REMINDER: NOT A TEACHER
(1) You have already been given excellent answers.
(2) I just wanted to point out that although your first sentence (the one without the
relative pronoun "that") is now considered incorrect English, kindly remember that
in earlier English it was not that uncommon, among some speakers.
(3) So if you read such sentences, don't be too shocked.
(4) Here are some examples from the great George O. Curme in his masterpiece
A Grammar of the English Language:
I haue [have] a neece [niece] is a merchant's wife.
I bring him news will raise his drooping spirits.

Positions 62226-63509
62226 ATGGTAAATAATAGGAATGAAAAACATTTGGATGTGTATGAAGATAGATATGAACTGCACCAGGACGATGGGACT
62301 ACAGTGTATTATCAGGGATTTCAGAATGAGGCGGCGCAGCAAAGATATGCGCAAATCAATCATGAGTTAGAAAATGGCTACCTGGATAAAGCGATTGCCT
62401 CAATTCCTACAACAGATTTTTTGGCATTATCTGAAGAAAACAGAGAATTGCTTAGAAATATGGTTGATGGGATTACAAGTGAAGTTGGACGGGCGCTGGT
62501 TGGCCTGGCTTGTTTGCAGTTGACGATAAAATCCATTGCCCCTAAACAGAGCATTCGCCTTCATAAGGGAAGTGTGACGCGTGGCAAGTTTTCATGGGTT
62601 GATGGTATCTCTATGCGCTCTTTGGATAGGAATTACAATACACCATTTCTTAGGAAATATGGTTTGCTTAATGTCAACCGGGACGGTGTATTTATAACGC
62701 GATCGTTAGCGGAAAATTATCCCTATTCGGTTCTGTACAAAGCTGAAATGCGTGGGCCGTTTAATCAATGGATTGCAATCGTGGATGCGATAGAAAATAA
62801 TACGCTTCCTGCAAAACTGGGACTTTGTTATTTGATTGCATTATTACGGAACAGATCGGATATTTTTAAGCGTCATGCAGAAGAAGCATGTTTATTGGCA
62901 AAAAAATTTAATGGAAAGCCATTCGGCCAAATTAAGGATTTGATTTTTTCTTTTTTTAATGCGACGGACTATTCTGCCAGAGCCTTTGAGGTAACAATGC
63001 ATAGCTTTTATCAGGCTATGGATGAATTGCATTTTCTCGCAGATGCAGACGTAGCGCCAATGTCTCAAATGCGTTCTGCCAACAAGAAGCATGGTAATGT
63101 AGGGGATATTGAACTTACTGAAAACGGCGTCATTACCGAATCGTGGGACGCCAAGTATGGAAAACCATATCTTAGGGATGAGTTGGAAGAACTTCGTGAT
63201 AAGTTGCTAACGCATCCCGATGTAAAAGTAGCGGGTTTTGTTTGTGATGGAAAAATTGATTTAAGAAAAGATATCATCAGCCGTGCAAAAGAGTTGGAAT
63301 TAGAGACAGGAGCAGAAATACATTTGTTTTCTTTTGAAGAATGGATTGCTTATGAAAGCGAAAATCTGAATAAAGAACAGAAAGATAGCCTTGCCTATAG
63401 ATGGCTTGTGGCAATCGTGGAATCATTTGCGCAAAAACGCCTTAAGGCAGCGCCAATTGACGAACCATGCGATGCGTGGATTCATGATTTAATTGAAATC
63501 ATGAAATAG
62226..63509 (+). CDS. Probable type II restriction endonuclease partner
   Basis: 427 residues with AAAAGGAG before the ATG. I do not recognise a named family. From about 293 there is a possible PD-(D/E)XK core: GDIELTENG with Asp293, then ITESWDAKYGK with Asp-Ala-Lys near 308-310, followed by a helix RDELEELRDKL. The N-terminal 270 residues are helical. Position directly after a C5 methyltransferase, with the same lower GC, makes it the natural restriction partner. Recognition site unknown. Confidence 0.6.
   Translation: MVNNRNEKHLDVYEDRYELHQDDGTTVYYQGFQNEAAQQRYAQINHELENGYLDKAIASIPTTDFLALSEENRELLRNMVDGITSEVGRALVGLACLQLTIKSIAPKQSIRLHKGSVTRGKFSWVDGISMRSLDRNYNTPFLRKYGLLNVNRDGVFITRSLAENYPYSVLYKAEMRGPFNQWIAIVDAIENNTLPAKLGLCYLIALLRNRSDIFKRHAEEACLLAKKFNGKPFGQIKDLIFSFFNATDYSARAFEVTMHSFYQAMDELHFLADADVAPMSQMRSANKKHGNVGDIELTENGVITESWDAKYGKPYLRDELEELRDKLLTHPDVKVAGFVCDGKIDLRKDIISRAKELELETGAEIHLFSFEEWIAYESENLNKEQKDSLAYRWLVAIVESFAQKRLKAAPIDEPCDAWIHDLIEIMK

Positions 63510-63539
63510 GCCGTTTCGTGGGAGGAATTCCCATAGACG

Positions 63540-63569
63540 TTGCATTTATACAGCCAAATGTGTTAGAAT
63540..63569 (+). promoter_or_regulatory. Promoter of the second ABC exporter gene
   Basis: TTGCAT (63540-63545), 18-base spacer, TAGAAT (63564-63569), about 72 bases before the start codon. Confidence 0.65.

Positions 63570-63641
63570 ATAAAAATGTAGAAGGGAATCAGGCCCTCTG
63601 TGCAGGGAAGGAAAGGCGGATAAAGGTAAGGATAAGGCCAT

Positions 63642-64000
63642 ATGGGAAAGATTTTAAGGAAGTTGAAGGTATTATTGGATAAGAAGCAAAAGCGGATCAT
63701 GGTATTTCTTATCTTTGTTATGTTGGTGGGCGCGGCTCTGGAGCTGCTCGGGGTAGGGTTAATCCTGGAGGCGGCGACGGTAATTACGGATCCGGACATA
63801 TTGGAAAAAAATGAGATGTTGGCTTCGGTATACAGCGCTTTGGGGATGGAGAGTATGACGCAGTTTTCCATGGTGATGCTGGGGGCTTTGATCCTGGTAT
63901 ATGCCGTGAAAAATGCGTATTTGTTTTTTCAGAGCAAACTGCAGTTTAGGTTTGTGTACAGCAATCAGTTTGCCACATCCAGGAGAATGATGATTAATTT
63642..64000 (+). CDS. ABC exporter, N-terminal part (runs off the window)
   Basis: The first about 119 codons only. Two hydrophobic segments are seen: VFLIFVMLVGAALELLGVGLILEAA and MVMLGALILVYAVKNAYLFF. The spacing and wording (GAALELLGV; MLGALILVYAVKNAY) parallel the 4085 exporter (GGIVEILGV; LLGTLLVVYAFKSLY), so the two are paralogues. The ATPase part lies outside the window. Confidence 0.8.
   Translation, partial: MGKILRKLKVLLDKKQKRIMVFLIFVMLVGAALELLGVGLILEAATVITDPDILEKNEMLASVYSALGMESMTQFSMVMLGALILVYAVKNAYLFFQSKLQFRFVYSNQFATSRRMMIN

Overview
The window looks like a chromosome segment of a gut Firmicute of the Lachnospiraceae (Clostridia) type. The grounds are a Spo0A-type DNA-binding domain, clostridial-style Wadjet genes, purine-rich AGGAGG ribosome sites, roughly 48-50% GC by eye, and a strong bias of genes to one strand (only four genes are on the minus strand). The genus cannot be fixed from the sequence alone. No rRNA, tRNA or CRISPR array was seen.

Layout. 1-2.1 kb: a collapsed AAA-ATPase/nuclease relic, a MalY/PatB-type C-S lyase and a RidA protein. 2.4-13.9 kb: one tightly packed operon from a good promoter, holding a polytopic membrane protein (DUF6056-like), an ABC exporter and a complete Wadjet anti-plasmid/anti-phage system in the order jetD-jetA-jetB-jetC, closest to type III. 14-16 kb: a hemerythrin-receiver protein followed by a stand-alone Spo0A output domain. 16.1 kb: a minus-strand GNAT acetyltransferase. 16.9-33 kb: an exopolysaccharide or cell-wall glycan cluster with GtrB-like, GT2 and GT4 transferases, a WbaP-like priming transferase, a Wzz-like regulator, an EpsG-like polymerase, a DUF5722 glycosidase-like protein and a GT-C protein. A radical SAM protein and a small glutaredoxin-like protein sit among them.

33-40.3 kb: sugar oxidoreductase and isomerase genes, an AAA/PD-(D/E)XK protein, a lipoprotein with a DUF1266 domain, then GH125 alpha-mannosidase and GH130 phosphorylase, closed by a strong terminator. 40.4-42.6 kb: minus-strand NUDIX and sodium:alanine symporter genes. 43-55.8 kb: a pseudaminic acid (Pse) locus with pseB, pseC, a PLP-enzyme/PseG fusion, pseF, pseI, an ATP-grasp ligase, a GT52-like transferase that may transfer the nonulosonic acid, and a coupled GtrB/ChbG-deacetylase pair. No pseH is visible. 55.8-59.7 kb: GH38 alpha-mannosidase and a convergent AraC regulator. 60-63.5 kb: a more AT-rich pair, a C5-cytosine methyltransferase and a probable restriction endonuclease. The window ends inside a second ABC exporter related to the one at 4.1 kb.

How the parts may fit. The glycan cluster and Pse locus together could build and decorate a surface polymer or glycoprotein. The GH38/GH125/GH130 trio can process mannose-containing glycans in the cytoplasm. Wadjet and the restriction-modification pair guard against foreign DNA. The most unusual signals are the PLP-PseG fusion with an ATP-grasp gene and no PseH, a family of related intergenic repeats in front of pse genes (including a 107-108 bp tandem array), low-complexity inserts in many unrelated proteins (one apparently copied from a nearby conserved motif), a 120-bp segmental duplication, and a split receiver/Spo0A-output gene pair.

It's the like of that talk you'd hear from a man would be losing his mind.
There's no investment in the world would give you a return like that.
Any man can't fight for his friends [had] better be dead.
(5) The good professor was writing about 80 years ago. At that time, he
says, such sentences were still popular among many speakers of Irish English and,
he adds, in the "mountain dialect of [the American state of] Kentucky."
Retired English Teacher